Tuesday, December 14, 2010

State Audit Critical of Seattle Port Real Estate Deals

The Washington state auditor's office on Monday released its second major audit in three years of the Port of Seattle, finding that while the port may have addressed many problems since the first audit in 2007, there remains room for improvement.

The 42-page report included a performance audit report that reviewed the Port’s real estate purchases and leases, crane management and Fishermen's Terminal management, strategic planning and three programs' accountability and compliance with laws and regulations. The audit also included an accountability report, which found the Port did not adequately monitor management contracts and another accountability report, which reviewed the Industrial Development Corporation of the Port of Seattle and found that the Corporation adequately safeguarded public assets.

The performance review portion of the audit found numerous oversight and management failing in regards to real estate transactions.

For example, the audit found an accounting error that led to a $4.1 million undercharge on a port property land transaction.

During the 2004 sale of the 28-acre Terminal 106E, port officials had the property appraised at $27.7 million--which the port later lowered to $23.7 to reflect approximately $4 million in improvements the buyer said were to be done of the facility.

According to the audit, port staff inadvertently subtracted the roughly $4 million from the sale price on two separate occasions, leading to a $4.1 million loss for the port.

The 42-page report also highlighted the port's $5.5 million purchase of a steel mill, done, according to the audit, without fully assessing the property's environmental contamination which in turn lead to the port abandoning development at the site.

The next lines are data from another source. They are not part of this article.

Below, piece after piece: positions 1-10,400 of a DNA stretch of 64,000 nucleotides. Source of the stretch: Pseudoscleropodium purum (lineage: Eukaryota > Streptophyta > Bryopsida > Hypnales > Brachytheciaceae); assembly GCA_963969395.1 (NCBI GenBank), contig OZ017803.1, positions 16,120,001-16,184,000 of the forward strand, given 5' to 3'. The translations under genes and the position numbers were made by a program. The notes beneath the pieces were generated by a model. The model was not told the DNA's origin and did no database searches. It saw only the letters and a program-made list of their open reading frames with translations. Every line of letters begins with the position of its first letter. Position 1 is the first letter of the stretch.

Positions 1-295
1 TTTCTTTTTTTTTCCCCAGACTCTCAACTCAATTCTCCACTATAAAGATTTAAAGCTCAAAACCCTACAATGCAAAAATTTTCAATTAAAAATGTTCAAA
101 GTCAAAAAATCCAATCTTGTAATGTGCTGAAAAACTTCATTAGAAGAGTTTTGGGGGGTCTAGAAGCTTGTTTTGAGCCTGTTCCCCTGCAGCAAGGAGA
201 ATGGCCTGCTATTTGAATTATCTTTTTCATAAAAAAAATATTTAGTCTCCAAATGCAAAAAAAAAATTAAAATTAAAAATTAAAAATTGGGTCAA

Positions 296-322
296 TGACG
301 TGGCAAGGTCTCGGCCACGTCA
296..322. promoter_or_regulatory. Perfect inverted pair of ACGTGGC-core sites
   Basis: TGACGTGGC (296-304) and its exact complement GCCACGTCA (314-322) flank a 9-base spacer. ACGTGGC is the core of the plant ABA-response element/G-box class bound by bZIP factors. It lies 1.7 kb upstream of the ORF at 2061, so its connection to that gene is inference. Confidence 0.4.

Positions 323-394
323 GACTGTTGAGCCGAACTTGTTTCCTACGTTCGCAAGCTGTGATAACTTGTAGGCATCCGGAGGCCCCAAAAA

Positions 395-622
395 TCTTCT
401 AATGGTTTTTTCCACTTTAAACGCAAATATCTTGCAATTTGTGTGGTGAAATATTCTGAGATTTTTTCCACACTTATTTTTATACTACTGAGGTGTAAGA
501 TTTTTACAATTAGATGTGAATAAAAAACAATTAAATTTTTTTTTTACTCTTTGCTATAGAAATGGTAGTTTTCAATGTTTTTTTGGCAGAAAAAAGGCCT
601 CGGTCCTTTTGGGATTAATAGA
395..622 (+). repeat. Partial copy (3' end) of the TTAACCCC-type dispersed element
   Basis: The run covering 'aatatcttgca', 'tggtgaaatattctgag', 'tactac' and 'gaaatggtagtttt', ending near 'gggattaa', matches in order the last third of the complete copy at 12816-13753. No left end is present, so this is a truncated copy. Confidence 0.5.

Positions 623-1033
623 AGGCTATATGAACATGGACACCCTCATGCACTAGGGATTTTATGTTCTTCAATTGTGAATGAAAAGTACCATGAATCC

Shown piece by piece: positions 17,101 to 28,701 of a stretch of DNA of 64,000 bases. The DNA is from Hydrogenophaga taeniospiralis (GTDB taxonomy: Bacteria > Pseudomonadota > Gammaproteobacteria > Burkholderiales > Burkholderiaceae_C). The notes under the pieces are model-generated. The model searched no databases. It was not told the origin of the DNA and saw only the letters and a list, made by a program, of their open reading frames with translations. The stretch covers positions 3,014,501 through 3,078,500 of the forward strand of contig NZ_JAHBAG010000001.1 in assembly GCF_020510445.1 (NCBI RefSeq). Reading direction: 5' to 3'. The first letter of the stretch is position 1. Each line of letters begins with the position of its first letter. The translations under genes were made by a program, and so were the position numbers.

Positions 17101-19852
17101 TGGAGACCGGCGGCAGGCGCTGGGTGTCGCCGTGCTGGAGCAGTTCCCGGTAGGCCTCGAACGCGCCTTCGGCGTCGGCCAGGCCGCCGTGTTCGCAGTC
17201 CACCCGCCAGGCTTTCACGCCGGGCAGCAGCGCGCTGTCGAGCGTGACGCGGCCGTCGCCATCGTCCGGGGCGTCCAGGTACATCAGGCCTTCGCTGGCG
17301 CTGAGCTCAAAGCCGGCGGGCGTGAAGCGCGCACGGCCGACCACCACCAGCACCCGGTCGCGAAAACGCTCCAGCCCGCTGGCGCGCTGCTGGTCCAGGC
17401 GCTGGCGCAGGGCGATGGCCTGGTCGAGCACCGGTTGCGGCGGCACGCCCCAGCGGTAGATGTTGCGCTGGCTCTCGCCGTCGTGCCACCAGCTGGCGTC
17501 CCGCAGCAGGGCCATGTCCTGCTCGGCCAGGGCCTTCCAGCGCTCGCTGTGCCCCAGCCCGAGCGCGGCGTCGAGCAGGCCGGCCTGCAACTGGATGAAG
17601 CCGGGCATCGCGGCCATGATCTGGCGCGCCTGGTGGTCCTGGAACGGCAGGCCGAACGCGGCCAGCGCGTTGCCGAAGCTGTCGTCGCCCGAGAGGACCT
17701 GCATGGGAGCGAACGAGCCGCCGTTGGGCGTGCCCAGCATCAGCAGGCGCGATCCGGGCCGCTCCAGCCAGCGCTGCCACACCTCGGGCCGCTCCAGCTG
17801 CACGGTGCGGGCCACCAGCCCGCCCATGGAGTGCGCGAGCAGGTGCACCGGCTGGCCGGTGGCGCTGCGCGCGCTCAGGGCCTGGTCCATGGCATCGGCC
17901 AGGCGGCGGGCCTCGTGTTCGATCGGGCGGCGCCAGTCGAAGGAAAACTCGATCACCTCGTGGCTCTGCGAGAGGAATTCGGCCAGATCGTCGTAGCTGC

In light of such transactions, and other identified problems such as the use of outdated market data resulting in low lease rates, the audit recommends that the port commission take over direct control of the Real Estate Management Division.

The state auditor made the same recommendation in 2008, after a 350-page audit of port operations between 2004 and 2007 found nearly 50 indications of financial and contracting irregularities or fraud. In addition, the 2007 audit found that the port wasted nearly $100 million in taxpayer money through improper construction contracting. Released in December 2007, the audit led to a United States Department of Justice investigation into the accusation of fraud at the port. At the time, the state auditor’s office was unable to prove fraud due to state regulations putting the collection of substantiating evidence outside the legal mandate of the office.

Following the scathing 2007 audit, the port adopted numerous oversight and accountability measures, including more direct oversight of port operations by the port commission.

In all, the recent audit made 10 recommendations to the port, with most centered around port leadership providing more oversight, more consistent application of port policies, and additional diligence by port staff.